Finally, I discovered that I really like Shakespeare‘s As You Like It. It’s roughly the eighth play of his I’ve read and the only one I’ve actually enjoyed. Call me a heathen. Rah.
Here are some more great books I read last year (not including things I re-read):
John Ashbery. Three Poems. 1972. Penguin, 1986.
Gro Dahle. A Hundred Thousand Hours. 1996. Translated from the Norwegian by Rebecca Wadlinger. Ugly Duckling Presse, 2013.
Marosa di Giorgio. Diadem: Selected Poems. Translated from the Spanish by Adam Gianelli. BOA Editions, 2012.
Joel Felix. Limbs of the Apple Tree Never Die. Verge, 2013.
Sakutarō Hagiwara. The Iceland. 1934. Translated from the Japanese by Hiroaki Sato. New Directions, 2014.
Christian Hawkey. Ventrakl. Ugly Duckling Presse, 2010.
Geoffrey Hill. Canaan. 1996. Houghton Mifflin, 1997.
Hiromi Itō. Killing Kanoko. Translated from the Japanese by Jeffrey Angles. Action Books, 2009.
Mani Rao. Echolocation. Chameleon, 2003.
Martha Ronk. Why/Why Not. University of California Press, 2003.
Farhad Showghi. End of the City Map. 2003. Translated from the German by Rosmarie Waldrop. Burning Deck, 2014.
Jack Spicer: After Lorca. 1951.
Frankly, Jabès and Adnan (mentioned above) way exceeded any other (very small amounts of) fiction I read last year. I almost put in Antonio Tabucchi‘s Indian Nocturne (trans. Tim Parks) but on second thought, I mostly like it for how it opens with this by Maurice Blanchot:
Those who sleep badly seem to a greater or lesser degree guilty: what do they do? They make the night present.
I would appreciate it if someone could tell me where Tabucchi got this from. My own internet searching has not been successful.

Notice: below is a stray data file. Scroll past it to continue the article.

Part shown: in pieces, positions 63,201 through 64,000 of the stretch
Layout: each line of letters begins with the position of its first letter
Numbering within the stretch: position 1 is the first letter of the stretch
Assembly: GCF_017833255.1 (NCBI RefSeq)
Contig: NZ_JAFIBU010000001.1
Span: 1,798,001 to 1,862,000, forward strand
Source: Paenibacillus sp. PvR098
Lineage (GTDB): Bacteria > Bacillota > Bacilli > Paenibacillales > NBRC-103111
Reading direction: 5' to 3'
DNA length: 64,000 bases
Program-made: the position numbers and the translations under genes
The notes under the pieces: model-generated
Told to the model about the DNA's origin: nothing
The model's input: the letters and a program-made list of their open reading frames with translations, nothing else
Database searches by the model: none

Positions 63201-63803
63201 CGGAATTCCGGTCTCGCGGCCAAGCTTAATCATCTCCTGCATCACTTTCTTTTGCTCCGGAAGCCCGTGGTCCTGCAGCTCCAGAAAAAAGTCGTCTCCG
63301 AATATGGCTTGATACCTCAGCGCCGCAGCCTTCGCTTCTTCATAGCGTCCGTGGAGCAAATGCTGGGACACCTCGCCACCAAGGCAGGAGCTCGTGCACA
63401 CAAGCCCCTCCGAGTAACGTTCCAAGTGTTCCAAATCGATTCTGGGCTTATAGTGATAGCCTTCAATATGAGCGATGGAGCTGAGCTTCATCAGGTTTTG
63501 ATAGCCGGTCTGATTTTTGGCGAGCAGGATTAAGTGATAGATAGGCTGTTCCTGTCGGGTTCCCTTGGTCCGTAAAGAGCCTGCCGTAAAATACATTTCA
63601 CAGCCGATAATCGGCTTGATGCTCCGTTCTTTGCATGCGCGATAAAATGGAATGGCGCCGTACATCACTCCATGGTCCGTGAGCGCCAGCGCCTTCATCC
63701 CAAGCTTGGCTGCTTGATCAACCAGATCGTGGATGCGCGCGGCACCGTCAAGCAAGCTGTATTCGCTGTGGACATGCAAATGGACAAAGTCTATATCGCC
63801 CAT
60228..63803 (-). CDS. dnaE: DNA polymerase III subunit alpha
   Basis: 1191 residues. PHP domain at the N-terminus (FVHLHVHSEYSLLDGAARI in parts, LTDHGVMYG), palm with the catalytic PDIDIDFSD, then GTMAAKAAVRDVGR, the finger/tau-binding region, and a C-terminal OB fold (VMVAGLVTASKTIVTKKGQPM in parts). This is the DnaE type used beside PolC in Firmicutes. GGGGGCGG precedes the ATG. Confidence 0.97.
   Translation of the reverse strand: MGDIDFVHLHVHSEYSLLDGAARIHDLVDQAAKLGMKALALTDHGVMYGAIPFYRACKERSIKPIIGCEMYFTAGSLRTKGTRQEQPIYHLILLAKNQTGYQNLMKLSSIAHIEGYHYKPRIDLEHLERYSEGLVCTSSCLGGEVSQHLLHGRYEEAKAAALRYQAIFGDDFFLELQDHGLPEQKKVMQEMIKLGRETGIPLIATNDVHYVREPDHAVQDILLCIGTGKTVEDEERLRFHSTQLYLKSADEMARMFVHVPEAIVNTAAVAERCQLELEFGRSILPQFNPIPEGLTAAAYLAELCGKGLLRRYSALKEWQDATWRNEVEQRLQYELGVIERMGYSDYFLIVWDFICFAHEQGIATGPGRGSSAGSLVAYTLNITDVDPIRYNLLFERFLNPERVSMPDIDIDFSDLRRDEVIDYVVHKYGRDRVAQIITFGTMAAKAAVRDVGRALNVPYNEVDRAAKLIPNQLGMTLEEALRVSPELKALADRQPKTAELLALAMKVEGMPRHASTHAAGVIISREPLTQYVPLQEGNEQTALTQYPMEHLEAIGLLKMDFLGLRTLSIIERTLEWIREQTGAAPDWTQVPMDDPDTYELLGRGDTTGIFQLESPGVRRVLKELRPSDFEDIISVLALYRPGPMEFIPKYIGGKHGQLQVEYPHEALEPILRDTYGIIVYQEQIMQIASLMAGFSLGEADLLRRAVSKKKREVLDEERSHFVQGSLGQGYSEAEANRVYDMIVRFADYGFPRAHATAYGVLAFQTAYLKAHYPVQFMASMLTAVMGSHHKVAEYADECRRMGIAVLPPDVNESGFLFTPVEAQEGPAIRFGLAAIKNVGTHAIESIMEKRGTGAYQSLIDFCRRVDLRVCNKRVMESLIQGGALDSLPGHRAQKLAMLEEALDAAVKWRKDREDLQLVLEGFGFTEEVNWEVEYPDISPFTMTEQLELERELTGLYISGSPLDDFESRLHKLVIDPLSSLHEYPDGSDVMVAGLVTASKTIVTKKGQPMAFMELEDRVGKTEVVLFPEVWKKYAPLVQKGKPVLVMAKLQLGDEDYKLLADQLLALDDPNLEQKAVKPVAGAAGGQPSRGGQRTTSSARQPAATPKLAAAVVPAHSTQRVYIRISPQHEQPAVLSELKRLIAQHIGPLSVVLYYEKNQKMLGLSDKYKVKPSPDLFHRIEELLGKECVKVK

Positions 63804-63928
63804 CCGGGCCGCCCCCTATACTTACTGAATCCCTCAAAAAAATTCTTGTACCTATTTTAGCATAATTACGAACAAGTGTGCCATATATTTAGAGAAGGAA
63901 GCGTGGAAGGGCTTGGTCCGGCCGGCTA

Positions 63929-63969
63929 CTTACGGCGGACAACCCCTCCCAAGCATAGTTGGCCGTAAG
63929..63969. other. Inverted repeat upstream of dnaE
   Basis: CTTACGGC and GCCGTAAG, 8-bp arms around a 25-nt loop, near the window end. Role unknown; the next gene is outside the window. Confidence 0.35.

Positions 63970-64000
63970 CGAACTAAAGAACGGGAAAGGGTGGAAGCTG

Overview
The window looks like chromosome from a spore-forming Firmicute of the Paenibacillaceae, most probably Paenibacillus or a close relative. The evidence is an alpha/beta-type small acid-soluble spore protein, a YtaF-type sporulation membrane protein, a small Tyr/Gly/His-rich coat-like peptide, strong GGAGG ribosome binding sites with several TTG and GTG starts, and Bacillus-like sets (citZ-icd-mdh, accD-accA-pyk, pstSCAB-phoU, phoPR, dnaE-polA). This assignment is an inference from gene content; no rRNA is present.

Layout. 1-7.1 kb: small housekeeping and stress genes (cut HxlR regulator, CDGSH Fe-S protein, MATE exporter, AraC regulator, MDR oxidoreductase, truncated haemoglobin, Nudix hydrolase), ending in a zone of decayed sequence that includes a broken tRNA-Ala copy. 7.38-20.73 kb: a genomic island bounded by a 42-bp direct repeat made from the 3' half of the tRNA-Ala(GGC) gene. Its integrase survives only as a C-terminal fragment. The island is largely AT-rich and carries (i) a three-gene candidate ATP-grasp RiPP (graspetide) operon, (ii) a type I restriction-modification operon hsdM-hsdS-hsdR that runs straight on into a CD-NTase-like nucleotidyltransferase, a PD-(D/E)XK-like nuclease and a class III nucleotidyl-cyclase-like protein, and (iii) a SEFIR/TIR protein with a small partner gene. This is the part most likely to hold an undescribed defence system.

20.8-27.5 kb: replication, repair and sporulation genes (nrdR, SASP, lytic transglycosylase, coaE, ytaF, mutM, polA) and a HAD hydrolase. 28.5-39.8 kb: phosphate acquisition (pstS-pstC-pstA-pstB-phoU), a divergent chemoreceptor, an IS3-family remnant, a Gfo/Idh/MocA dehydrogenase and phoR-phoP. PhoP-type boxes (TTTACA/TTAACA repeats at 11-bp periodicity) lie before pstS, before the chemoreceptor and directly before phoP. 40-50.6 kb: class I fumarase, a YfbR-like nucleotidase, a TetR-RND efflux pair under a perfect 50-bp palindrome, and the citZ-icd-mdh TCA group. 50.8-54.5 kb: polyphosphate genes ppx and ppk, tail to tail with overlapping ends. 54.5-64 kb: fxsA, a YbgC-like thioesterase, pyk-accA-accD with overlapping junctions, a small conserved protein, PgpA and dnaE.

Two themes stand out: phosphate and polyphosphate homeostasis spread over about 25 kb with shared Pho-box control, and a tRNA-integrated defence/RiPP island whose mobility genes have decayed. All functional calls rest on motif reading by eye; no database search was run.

Walter Benjamin. Reflections: Essays, Aphorisms, Autobiogragphical Writings. Translated from the German by Edmund Jephcott. Schocken, 1986.
MFK Fisher. Consider the Oyster. 1941. North Point, 1988.
Susan Howe. Sorting Facts: or, Nineteen Ways of Looking at Marker. New Directions, 2013.
Richard Sennett. The Conscience of the Eye: The Design and Social Life of Cities. W.W. Norton, 1991.
George Steiner. After Babel. 1975. Oxford University Press, 1998.
Rosmarie Waldrop. Lavish Absence: Recalling and Rereading Jabès. Wesleyan University Press, 2002.
Steiner deserves a special mention. It took me forever to read the book—it gets enormously dry at points and is flawed, of course it is, but I love how he arrives at his major theses. For example, that Babel represents not so much a fall as the necessary survival of humankind through a multiplicity of language. And lots more translation-related stuff and some stuff I find disturbingly wrong. But that’s all for another comprehensive exam.
Maybe I should admit I also read Simone Weil‘s Waiting for God (trans. Emma Crauford) but didn’t know what to make of it. I copied some passages out and will return to them often, but somehow the idea of being Catholic outside the Church, but believing in nearly all of its bullshit dogmas, I don’t know . . . Her politics are more interesting to me, and the way her intelligence and her empathy are so inextricably tied to one another. I should read Carson’s Decreation next, to see if Weil opens up more to me through her.